New data released by the Australian Institute of Health and Welfare (AIHW) shows that Australians spent an estimated A$8 billion on mental health related services in 2013-14.
The direct financial impact on Australian business is in the vicinity of $11 billion every year, largely due to absenteeism ($4.7 billion) and reduced productivity ($6.1 billion) from unwell workers still attempting to work.
At the launch of the government’s response to the National Mental Health Commission in November last year, Prime Minister Malcolm Turnbull said: “Mental illness gnaws away at participation, it gnaws away at productivity.”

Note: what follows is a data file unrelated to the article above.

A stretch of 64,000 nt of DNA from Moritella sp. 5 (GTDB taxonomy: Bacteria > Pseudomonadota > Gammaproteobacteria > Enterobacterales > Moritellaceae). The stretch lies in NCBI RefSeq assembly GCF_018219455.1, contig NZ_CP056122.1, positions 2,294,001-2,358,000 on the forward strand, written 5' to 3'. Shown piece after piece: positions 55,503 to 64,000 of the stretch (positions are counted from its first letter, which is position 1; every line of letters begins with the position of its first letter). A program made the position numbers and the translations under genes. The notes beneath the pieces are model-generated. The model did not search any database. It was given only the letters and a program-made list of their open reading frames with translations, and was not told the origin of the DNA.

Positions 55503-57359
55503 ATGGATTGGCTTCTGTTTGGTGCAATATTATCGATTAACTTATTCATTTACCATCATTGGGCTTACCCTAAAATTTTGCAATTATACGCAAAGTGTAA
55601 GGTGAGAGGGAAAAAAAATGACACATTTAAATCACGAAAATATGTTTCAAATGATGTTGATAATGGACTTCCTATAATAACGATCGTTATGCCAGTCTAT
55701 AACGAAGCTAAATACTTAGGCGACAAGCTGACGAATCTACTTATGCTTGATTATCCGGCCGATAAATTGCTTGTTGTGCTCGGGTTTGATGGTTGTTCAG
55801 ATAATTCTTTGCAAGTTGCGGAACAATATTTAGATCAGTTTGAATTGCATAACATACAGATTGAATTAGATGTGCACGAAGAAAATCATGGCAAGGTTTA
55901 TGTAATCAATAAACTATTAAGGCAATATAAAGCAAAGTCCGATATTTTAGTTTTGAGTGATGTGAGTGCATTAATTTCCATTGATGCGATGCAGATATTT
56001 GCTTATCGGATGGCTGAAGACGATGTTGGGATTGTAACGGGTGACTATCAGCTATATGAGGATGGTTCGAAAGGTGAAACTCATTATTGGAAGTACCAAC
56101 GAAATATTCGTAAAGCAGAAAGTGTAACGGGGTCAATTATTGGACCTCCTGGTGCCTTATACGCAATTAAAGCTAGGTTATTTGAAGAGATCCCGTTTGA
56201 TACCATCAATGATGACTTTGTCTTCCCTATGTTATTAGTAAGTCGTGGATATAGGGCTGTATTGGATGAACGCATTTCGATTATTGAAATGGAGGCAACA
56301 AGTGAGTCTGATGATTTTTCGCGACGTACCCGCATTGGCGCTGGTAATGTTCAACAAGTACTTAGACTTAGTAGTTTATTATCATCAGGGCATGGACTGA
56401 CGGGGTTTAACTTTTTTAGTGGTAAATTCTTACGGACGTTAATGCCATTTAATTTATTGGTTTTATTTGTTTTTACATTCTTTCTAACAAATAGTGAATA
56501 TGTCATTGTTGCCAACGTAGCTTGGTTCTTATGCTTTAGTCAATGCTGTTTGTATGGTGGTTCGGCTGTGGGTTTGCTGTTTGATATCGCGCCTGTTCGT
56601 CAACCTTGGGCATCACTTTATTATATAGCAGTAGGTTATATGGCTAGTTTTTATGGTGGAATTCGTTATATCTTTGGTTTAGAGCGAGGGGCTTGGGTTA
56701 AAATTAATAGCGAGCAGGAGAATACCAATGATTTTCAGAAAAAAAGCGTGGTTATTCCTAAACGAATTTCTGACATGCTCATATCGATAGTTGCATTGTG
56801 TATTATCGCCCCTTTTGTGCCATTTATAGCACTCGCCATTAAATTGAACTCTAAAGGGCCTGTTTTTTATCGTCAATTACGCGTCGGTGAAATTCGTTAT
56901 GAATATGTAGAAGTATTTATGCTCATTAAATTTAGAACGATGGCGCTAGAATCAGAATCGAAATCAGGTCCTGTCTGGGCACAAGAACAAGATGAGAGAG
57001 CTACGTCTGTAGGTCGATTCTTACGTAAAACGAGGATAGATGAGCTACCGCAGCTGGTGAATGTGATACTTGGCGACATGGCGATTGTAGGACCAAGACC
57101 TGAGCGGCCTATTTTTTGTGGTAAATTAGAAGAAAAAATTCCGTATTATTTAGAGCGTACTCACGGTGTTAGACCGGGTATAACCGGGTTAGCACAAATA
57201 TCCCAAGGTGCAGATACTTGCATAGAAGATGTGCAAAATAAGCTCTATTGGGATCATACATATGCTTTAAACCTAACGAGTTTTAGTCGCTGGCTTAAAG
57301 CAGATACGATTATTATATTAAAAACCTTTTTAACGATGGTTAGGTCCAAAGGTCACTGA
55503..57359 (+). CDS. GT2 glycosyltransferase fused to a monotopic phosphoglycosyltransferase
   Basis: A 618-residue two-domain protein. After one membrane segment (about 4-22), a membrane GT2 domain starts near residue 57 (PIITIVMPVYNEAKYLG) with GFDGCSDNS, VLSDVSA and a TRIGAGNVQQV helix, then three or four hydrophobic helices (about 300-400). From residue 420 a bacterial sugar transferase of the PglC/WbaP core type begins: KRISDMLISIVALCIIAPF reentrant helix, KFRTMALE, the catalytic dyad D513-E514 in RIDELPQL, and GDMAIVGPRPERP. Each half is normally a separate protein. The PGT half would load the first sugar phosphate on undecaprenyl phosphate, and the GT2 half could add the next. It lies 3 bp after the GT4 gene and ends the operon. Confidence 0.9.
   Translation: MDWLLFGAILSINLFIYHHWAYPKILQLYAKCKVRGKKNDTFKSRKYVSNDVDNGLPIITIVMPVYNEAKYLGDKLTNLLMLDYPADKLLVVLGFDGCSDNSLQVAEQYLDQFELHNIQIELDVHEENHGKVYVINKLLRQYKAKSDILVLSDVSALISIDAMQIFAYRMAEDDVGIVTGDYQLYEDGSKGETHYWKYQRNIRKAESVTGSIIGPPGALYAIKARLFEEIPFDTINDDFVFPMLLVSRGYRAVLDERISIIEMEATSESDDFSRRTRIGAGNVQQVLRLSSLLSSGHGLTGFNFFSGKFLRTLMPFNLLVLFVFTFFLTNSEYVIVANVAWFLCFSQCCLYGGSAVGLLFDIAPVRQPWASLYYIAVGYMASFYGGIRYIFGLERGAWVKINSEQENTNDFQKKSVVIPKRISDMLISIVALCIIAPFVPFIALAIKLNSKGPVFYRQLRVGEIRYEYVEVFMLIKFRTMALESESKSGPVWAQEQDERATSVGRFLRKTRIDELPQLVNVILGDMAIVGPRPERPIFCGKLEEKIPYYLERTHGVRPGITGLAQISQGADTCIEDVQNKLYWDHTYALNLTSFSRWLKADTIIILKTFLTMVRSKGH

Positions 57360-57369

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Federal and State Government spending on mental health services has steadily increased over time although what’s not known is how much employees are spending out of their own pockets.
In recent years, the big implications mental ill-health has on economic productivity and production have become clearer.
Of the 3.7 million Australians who have mental health problems in any year, some three million have a mild to moderate condition. Many of these are in paid work but they are not there as often as they should be, or contributing as much as they would like when they are there.